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Feature: Stargate Atlantis
It was a new season, and another change in the command of Atlantis, but for Colonel John Sheppard it was business as usual…
When actor Joe Flanigan filmed the Season Four Stargate Atlantis finale The Last Man, his character Colonel John Sheppard was just that, the last man alive left on the Atlantis base. A malfunction involving the Stargate sent the colonel 48,000 years into the Future, where all his friends and colleagues were gone and the city lay at the bottom of a dried-up ocean. In the episode, Sheppard must, among other things, fight his way through a sandstorm as well as listen to a hologram of Dr McKay recount events after the colonel disappeared back in his own time. It was an unforgettable experience for Sheppard and Flanigan.
“The Last Man was an interesting story to work on and kind of cool, too,” recalls the actor, who is enjoying the Vancouver sun while in between takes on Season Five of Atlantis. “I was a little worried when I first read the script, mainly because there was a ton of exposition where David Hewlett’s [McKay] character explains everything that has happened over the past 40,000 years or whatever it was, but I think the episode turned out well. Believe it or not, I actually haven’t seen a final cut of it yet but, as season cliffhangers go, it was a good one.
“As for the sandstorm, I enjoy that kind of stuff,” says Flanigan, smiling. “There were these little tiny wood chips that didn’t all get chopped up and some of them hit me, which kind of hurt a bit, but that also lent a greater realism to the situation. I like when our characters go through intense physical adversity because those types of things just read well on screen. It’s also what makes me watch a TV show because I’m always fascinated how someone could physically survive an ordeal like that. And I always think that that’s a smart way to go with our series in general because Sci-Fi plots can sometimes be a bit esoteric, so to show what the physical price is for something is more fun acting-wise than it is to explain something like, for example, the implosion of a planet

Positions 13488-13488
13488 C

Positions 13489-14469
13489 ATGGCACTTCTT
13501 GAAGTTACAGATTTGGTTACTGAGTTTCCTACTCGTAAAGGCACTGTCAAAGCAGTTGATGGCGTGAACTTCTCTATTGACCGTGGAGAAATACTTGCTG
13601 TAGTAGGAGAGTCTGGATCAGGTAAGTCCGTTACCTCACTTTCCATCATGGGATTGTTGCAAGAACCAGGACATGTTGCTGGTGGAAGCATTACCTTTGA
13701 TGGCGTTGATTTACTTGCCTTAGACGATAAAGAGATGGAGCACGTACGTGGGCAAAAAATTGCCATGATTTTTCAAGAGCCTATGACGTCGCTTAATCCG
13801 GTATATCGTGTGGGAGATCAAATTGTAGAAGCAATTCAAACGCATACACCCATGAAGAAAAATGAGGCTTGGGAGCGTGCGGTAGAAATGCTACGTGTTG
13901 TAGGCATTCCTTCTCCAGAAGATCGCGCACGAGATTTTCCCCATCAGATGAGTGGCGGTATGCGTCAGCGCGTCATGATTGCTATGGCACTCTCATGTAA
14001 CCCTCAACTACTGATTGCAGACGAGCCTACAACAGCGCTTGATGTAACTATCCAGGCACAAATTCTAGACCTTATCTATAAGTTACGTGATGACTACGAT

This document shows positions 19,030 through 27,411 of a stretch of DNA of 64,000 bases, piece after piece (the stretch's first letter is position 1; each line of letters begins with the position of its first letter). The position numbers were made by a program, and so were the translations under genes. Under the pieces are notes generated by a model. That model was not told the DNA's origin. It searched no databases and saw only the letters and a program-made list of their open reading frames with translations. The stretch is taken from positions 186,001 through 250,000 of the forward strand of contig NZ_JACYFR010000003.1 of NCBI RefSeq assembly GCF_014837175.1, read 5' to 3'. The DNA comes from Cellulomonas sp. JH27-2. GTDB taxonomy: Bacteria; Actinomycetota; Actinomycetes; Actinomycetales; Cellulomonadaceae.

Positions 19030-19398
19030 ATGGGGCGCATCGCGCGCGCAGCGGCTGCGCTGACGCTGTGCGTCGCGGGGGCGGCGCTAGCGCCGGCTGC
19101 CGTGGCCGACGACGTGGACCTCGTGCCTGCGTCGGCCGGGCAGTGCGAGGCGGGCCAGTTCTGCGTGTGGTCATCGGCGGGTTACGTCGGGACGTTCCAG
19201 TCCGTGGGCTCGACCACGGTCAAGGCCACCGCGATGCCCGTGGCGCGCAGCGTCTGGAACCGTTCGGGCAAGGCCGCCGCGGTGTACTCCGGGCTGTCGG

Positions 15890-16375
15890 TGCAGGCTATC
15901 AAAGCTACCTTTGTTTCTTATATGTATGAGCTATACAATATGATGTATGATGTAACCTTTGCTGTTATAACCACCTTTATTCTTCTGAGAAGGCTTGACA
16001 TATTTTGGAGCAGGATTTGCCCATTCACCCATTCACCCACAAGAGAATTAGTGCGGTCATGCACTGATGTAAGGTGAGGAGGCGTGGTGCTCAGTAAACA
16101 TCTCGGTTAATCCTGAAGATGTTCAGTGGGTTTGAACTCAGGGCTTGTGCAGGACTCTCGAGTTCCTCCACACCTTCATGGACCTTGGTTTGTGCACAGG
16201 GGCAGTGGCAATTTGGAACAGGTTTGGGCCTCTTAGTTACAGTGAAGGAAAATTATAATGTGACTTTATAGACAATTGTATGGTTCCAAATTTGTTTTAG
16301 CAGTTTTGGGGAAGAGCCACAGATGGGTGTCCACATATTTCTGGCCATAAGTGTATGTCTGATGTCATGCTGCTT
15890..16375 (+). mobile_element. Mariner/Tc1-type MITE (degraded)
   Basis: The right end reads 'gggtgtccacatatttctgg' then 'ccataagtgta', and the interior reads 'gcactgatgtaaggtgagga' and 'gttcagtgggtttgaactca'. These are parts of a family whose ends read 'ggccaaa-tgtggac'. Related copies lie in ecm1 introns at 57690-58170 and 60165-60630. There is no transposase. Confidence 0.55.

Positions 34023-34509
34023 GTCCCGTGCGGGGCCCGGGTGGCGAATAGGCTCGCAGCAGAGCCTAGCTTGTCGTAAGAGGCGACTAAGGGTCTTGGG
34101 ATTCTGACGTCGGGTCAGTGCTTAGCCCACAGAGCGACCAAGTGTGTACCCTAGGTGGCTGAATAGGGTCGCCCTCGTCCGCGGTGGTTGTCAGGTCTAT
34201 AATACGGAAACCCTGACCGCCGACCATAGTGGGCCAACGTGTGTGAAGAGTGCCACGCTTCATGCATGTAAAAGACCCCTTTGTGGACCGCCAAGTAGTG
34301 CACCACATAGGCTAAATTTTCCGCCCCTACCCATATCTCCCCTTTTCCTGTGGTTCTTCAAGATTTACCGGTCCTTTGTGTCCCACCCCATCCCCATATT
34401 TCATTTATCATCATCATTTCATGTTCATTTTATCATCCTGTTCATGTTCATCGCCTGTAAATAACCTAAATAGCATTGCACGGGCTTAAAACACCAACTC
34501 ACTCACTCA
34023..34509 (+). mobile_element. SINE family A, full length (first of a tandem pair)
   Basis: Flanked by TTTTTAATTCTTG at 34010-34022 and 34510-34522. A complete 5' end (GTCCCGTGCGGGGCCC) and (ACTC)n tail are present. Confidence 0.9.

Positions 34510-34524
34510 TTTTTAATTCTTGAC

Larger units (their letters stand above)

“This job is funny because it’s unlike a lot of others in TV. By that I mean in Atlantis we get to do a variety of things. Because there are no real [creative] boundaries, we can do an episode that’s funny, another that’s dramatic, one that’s scary, etc. In many ways we’re the freest form of TV out there, which you sometimes have to remind yourself of and remember not to take for granted.”
I n the final moments of The Last Man, Colonel Sheppard and three of his team mates are caught off-guard and, courtesy of their longtime adversary, the Human/Wraith hybrid Michael (Connor Trinneer), are buried under the exploded remains of one of Michael’s many off-world research facilities. Their predicament is dire, but not fatal. Atlantis’s fifth season opener Search and Rescue finds Sheppard and Ronon (Jason Momoa) still alive but trapped together, as are Dr McKay and Major Lorne (Kavan Smith). Per the episode’s title, our heroes are rescued and carry on with their mission to find the kidnapped Teyla (Rachel Luttrell).
“I’ll sometimes read certain parts of our scripts and wonder, ‘How are we going to pull this off?’” notes Flanigan. “However, these guys always manage to somehow do that. Between the art department guys, visual effect people and all the other people who work on this programme, we figure out together how to do what has to be done. From there, it’s just a matter of committing to what’s on the written page and going forth, which was the case at the start of this season with Search and Rescue.
by Steven Eramo
Read the full interview and much more about Stargate Atlantis in
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